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10 Tips To Improve Your Credit Score To Buy A Home
Dated: March 15 2022
10 Tips to Improve Your Credit Score to Buy a Home
Whether you’re thinking about buying your first home, planning on investing in a vacation home, or if it’s just been a while since your last home purchase, it is always a good idea to not only know your credit score, but also how to improve it over time to get the best mortgage rates.
A great credit score will not only get you the best mortgage rates when you go to buy a home, it will also help you get better car loan rates, credit card interest rates, help you save more money over time, and create good spending habits that help you save money and plan for your future.
Check out our 10 Tips to Improve Your Credit Score to Buy a Home Below:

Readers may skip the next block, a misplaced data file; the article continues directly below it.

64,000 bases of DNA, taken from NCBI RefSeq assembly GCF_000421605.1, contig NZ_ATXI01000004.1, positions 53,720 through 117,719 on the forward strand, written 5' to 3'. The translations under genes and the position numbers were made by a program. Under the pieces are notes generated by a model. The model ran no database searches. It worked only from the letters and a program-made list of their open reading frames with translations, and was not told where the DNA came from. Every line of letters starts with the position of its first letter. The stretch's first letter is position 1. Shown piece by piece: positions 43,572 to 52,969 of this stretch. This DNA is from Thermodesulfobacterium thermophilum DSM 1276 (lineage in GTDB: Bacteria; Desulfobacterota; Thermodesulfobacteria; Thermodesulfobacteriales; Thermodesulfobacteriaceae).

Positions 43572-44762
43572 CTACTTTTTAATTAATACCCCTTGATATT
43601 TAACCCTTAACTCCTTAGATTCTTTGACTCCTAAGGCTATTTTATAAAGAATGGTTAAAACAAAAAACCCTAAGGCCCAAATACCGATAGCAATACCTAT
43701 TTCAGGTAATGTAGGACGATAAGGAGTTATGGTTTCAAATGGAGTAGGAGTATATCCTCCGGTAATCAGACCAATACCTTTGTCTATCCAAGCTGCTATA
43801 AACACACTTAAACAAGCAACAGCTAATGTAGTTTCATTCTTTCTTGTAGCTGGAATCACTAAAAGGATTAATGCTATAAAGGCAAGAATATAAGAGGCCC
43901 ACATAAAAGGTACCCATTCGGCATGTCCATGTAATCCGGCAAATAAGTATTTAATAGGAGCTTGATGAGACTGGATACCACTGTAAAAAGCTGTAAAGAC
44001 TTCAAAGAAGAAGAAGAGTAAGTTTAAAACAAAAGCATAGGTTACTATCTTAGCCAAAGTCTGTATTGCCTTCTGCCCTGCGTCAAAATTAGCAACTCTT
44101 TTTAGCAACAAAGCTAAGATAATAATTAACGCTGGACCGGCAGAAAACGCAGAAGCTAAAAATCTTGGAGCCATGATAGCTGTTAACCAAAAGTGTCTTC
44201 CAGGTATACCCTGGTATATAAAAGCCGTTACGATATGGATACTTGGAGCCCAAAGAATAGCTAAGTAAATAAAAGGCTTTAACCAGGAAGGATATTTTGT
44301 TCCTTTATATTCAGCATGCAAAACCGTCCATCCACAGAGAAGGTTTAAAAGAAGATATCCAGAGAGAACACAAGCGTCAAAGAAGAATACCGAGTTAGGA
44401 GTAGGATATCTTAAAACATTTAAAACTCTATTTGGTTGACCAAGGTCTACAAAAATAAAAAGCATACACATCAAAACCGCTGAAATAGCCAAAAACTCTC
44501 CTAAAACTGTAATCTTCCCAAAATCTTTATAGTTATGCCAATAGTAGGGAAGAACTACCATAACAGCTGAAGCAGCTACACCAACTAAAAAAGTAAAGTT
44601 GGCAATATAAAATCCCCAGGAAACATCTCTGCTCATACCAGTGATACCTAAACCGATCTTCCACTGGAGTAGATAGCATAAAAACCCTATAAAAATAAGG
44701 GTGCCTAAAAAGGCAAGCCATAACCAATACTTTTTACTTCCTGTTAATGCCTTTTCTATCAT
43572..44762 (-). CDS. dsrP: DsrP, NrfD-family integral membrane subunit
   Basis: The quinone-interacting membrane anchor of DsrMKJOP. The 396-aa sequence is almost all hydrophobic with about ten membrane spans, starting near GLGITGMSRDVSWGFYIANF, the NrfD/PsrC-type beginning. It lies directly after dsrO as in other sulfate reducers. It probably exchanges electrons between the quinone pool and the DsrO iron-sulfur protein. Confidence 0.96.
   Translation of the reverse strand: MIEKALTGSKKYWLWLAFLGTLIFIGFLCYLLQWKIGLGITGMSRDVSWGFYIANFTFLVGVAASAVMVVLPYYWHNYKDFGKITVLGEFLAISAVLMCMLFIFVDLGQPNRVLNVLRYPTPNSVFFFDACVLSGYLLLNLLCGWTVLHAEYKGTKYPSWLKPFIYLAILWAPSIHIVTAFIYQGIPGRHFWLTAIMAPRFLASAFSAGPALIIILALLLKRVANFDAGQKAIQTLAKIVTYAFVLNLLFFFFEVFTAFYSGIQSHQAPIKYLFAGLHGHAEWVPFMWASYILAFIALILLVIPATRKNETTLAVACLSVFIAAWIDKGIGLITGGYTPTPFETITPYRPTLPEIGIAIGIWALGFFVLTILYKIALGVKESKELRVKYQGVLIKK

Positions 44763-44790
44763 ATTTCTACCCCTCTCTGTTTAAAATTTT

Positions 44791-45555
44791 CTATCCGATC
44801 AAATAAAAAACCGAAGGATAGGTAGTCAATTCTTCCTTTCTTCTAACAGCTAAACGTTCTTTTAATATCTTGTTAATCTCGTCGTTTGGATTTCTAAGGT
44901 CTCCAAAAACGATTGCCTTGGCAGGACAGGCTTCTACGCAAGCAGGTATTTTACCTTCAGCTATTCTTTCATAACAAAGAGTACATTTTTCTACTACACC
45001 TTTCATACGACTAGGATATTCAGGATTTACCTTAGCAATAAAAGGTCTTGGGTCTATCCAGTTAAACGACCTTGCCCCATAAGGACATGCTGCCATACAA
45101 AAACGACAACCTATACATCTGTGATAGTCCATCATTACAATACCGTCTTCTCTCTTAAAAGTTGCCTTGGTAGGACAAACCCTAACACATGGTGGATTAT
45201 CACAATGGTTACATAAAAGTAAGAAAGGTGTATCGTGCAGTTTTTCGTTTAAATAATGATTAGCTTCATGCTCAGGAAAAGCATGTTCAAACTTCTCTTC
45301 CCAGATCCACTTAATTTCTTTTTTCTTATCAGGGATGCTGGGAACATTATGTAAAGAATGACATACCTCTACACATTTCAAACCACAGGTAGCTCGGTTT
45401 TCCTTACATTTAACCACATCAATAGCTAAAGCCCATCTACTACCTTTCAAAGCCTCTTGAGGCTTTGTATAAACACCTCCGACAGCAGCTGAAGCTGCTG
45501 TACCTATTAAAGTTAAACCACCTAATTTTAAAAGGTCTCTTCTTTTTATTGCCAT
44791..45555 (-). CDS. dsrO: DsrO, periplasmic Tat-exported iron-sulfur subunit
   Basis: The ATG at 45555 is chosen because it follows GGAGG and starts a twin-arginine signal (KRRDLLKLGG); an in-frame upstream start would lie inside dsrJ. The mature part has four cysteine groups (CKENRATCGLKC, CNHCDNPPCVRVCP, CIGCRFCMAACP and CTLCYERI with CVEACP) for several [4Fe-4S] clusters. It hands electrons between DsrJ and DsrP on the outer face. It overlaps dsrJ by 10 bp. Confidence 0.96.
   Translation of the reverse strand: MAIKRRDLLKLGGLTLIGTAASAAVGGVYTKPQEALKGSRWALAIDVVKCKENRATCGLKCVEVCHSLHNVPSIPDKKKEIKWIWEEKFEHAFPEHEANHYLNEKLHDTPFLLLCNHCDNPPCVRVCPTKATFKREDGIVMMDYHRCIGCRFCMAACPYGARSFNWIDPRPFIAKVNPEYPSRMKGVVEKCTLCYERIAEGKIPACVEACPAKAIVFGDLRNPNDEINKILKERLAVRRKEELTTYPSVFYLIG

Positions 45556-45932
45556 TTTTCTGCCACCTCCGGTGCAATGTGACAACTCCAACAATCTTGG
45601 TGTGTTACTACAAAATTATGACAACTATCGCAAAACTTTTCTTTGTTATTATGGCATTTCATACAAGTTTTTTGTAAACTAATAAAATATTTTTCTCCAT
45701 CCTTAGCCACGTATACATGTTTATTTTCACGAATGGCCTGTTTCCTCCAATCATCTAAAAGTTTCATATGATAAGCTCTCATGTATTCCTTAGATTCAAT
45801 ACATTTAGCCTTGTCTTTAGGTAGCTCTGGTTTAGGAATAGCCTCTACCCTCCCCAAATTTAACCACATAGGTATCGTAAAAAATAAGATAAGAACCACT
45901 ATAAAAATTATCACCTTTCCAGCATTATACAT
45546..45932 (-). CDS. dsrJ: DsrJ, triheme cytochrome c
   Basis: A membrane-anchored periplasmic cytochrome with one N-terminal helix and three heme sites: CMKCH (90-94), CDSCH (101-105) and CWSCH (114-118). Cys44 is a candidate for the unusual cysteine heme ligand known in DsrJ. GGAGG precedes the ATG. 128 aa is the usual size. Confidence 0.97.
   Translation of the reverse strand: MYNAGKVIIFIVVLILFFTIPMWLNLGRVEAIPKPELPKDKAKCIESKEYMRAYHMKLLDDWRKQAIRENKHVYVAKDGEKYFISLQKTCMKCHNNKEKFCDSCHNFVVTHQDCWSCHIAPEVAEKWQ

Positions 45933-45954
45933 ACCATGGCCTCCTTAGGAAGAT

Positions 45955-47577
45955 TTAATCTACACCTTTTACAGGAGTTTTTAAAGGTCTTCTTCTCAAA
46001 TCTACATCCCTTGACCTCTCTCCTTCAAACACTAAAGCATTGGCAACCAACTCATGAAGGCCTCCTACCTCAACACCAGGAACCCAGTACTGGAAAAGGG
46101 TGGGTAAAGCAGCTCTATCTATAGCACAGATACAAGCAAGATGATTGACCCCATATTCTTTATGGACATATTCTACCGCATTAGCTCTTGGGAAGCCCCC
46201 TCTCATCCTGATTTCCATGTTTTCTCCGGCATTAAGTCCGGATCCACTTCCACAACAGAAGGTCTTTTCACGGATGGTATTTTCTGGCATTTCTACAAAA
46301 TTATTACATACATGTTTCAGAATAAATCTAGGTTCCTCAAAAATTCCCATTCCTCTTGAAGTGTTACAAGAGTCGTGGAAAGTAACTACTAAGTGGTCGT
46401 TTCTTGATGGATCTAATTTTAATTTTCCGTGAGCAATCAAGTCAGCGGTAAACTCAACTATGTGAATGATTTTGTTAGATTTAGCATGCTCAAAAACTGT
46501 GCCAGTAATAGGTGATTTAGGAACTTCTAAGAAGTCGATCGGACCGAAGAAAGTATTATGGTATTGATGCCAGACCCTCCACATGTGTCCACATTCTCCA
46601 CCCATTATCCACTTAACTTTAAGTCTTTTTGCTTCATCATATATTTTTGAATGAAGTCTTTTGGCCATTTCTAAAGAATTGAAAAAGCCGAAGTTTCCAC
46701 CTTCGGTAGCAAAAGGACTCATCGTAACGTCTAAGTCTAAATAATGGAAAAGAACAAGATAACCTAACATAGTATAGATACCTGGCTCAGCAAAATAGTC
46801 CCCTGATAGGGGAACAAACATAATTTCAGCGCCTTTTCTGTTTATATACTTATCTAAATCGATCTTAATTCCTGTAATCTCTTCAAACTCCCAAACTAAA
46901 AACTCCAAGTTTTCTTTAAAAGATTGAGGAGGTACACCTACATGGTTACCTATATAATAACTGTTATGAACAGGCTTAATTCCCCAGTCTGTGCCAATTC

Request Your Free Annual Credit Report- To begin, get your free annual credit report at annualcreditreport.com. Everyone is entitled to 1 free credit report per year and this is the only federally authorized website (aka safe to use, no subscription fee or charges apply).
Check Your Credit Report for Errors- Now that you have your free annual credit report, read it over very carefully and check it for mistakes and errors. If you find something that’s a mistake or potential fraud on your credit report, report it by filing a dispute with the credit bureau.
Pay Down Credit Card Balances- The amount of your credit limits that you’re using at any given time is called your ‘Credit Utilization Rate’ and it’s considered the 2nd biggest factor in determining your credit score (the 1st one is paying your bills on time). The goal here is to lower your credit utilization rate. The way you can do this is to pay down your credit card balances. A good rule of thumb is to never have a balance that exceeds 30% of your credit card limit (For example, if you have a credit card with a $10,000 spending limit, try to always keep the balance below $3,000). For thebest credit, keep your credit utilization rate at 10% or less.